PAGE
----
by Lorenzo Chiesura
| December 18th 2013
Compared to conventional wind farms, high altitude wind technology can harness kinetic energy with 5x greater capacity factors, allowing for highly scalable electricity production (thanks to the cube of velocity at high altitudes). While first imagined as a source of useful energy back in the 19th century, airborne wind technologies such as floating wind turbines, aerostats, sailplanes and kites are still imagined as nascent discoveries. Yet we are seeing high altitude wind manufacturers achieving more traction in the US as well as Europe and especially in Germany, the Netherlands and Italy. Moreover, corporate and strategic players across the globe seem keen to invest in and be engaged with high altitude wind companies.
In Germany, for example, Skysails received €15 million from DSM Venturing in 2010 and has since implemented both a towing kite technology for the shipping industry and an offshore-based kite power generation system. Additionally, Kite wind innovator Nature Technology Systems (NTS) received $1 million in 2012 from the multinational technology corporate, 3M, and the German bank, Kreditanstalt für Wiederaufbau(KfW).
Dutch producer of autonomously controlled glider planes tethered to ground-based generators, Ampyx Power, has received capital from several international institutions and the large corporate KLM Royal Dutch …
by Leo Zhang
| December 11th 2013
WiTricity, the Massachusetts-based developer of wireless energy transmission and charging technology, announced last week that it had licensed certain patents to Toyota for the development of wireless battery charging technology for the auto major’s electric vehicles. Prior to this licensing agreement, Toyota had also made an equity investment to WiTricity in 2011, to accelerate the development of such technology. This licensing agreement marks a major commercialization milestone towards the wide-spread adoption of WiTricity’s wireless charging systems. Within the same timeframe, a BMW product development executive also announced that “electrification will be a central thread” in BMW’s future product development. In addition, Audi has unveiled its electric crossover concept vehicle at the 2014 Detroit Auto Show.
Electric vehicle application isn’t the only market focus for WiTricity. The company’s business strategy aims to license its wireless-power technology to as many partners as possible, including sectors such as transportation, consumer electronics and industrial applications. Consequently, WiTricity also has other corporate investors that have their eyes set on this promising technology. In October of 2013, WiTricity had closed a Growth Equity round from Intel Capital and Foxconn Technology Group, one of China’s largest electronics manufacturers. In addition, General Electric was …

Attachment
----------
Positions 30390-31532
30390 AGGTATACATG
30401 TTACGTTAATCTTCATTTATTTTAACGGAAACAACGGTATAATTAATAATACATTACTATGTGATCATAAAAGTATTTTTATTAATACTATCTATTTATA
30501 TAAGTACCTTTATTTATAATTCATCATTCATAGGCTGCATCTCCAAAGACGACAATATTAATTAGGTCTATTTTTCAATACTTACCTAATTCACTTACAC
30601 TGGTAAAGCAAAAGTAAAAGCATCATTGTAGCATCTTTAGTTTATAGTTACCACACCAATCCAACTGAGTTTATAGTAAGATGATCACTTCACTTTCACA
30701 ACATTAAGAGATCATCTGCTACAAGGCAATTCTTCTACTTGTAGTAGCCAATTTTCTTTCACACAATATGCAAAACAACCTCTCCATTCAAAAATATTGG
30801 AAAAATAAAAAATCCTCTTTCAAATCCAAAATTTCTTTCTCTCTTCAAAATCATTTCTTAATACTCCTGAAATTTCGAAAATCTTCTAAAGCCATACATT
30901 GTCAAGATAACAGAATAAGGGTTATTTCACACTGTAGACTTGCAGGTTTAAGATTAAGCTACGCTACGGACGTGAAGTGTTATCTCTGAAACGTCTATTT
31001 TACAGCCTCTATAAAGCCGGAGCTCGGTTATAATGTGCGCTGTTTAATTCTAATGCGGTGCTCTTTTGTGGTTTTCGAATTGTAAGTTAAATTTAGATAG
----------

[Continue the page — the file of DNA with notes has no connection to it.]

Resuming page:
| December 5th 2013
Last week, Greentech Media reported on a deal that took place quietly back in October. In a letter to creditors and shareholders, a financial services firm representing Stion, one of the many struggling producers of Copper-Indium-Gallium-(di)Selenide (CIGS) thin film solar PV cells, disclosed that existing shareholder Khosla Ventures had taken a controlling stake in the company and provided for “an assignment for the benefit of creditors”.
After conventional silicon PV markets experienced a dramatic oversupply and subsequent price crash in the past few years, thin film solar producers, which haven’t yet matched the conversion efficiency of silicon PV and so had been competing primarily on cost, found themselves unable to compete — resulting in several bankruptcies and fire sales. Khosla Ventures’ investment in Stion, which had raised nearly $250 million from investors including Khosla, Braemar Energy Ventures, General Catalyst Partners, Lightspeed Venture Partners, AVACO, and others, is a significant bet that thin film solar can still work. Time will tell, as they say, whether this bet turns out to have been a wise one.…
by Jill Bunting
| November 6th 2013
On November 12-13, Cleantech Group and The Cleanweb Initiative are co-hosting “Cleanweb and the City,” the first senior executive summit on cleanweb. In the lead up to the summit, Cleantech Group is catching up with leaders in NYC cleanweb to learn more about what the rise of cleanweb means for start-ups, corporates, investors, and the overall innovation landscape. Click here to learn more about Cleanweb and the City and request an invite.
Ulrich Quay, Managing Director, BMW i Ventures
Some corporates seem to be either unsure of, or even hostile towards, disruptive cleanweb applications like sharing platforms. BMW seems to have embraced the potential in this space. How do you view the opportunity in cleanweb for a company like BMW?
We’ve been studying mobility needs in the future. There’s a lot of potential, especially in urban areas, for BMW to play an important role here. We view it as, instead of customers having no BMW experience, we rather they have an experience through mobility services. For our parents and grandparents, they were saving their money for a car. Mobility behavior for people today has clearly changed, and a company like BMW has to be part of that future.
| November 4th 2013
A note to regular readers of this blog – this will be our final “The Week in Cleantech” post. Beginning next week, in an effort to bring you more focused content on specific clean technology sectors, we’ll begin posting highlights of specific deals and why they matter in relation to a broader sector. Now, let’s look at some highlights from last week:
Perhaps influenced by the successful exit of ecoATM in July by investors including Claremont Creek Ventures and Tao Venture Capital Partners, Kleiner Perkins Caufield & Byers and Silver Lake Kraftwerk last week pumped $105 million in Series C growth capital into eRecyclingCorps, a company similarly pursuing incentivized recycling of personal electronics. Instead of setting up a network of kiosks, however, eRecyclingCorps builds trade-in programs in partnership with the all largest mobile phone carriers. Founded in 2009, the company, which also counts SJF Ventures and NGEN Partners as investors, has said it intends to use the funds to support potential acquisitions, geographic expansion and new products and services.
The Agriculture sector again proved to be on the minds of venture investors last week as Harvest Automation, a Massachusetts-based developer of robotic technology for agricultural applications, raised …